The Jays seem to have finished burying this year's heavy crop of acorns, and a fair number are turning up to be fed peanuts. Here one looks expectantly at me with a sharp grey eye.
If you put a peanut on the fence, the Jay slams down, grabs it and departs in a fraction of a second, a notoriously unphotographable event. It doesn't matter, though, because they look much better perched in trees waiting for the human to stop taking pictures and get on with feeding them.
Although Jays remember the location of thousands of nuts they have cached, presumably a few acorns must be forgotten and survive to sprout, so these birds must be an important propagator of the oak tree.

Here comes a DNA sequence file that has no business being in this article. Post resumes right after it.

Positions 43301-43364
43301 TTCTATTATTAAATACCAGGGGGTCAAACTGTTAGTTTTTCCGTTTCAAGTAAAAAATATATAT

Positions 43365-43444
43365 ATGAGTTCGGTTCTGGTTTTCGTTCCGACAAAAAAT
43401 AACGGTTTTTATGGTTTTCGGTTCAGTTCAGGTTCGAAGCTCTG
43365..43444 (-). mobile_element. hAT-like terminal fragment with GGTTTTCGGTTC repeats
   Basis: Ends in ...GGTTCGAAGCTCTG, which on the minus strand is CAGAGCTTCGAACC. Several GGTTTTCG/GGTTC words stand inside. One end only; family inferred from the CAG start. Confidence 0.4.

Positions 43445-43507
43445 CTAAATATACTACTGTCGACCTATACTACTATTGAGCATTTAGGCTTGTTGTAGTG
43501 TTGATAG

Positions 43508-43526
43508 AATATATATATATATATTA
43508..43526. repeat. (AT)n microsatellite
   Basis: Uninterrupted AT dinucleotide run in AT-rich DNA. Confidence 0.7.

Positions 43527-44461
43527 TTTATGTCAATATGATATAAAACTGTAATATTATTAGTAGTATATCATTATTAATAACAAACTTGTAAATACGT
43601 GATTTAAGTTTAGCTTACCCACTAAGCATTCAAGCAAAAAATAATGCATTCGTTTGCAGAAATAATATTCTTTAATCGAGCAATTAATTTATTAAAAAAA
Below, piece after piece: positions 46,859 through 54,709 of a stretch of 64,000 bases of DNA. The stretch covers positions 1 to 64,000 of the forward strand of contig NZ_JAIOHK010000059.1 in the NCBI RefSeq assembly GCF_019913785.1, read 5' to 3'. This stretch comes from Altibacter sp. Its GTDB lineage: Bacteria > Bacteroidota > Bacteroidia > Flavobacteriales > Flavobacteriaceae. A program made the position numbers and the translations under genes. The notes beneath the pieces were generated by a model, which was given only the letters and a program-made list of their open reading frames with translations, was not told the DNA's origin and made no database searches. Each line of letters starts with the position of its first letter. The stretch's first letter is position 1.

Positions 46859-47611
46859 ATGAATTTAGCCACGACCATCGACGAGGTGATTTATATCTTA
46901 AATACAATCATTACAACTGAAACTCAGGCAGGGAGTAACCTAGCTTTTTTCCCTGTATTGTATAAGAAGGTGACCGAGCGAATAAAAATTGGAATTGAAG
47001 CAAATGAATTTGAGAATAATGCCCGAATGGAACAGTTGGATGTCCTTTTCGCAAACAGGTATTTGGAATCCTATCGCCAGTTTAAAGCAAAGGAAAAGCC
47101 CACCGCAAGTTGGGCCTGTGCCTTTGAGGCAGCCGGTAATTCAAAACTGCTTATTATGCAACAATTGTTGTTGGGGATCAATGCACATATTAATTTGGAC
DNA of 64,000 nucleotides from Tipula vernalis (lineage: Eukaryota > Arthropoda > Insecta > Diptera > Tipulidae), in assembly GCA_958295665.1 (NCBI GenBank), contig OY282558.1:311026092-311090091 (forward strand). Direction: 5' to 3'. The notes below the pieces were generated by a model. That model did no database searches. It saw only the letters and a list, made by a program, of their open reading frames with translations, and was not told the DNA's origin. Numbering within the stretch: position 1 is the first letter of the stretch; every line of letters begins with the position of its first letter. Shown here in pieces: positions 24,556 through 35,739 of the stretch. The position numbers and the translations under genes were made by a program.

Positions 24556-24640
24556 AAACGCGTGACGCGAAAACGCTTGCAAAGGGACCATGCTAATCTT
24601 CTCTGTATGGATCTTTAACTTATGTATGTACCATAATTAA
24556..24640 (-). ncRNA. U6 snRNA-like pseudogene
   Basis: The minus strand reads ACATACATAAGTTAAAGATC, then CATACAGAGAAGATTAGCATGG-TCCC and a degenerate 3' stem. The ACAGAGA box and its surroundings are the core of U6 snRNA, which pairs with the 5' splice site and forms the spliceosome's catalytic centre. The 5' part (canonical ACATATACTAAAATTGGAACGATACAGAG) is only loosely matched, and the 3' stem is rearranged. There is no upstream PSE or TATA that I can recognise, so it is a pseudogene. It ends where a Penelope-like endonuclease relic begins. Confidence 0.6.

Various birds were doing their bit to propagate the yew by eating its berries. Here it was the turn of a female blackbird.
Blackbirds and other thrushes like to keep their distance from their own kind, and there are never more than two in this medium-sized bush at once, while others wait their turn on the neighbouring trees. But when the gregarious Starlings come to feed here, they pile in all over the bush.
The female Tawny Owl came out a little farther along her branch in the beech tree, giving us a better look as this elegant bird than we have had for a while.
A Pied Wagtail was exploring the dead leaves on the shore of the Serpentine.
They don't turn the leaves over as some birds do, but rush around looking for small creatures that have incautiously come out into plain sight.
In the Serpentine, a young Herring Gull was enjoying a wash.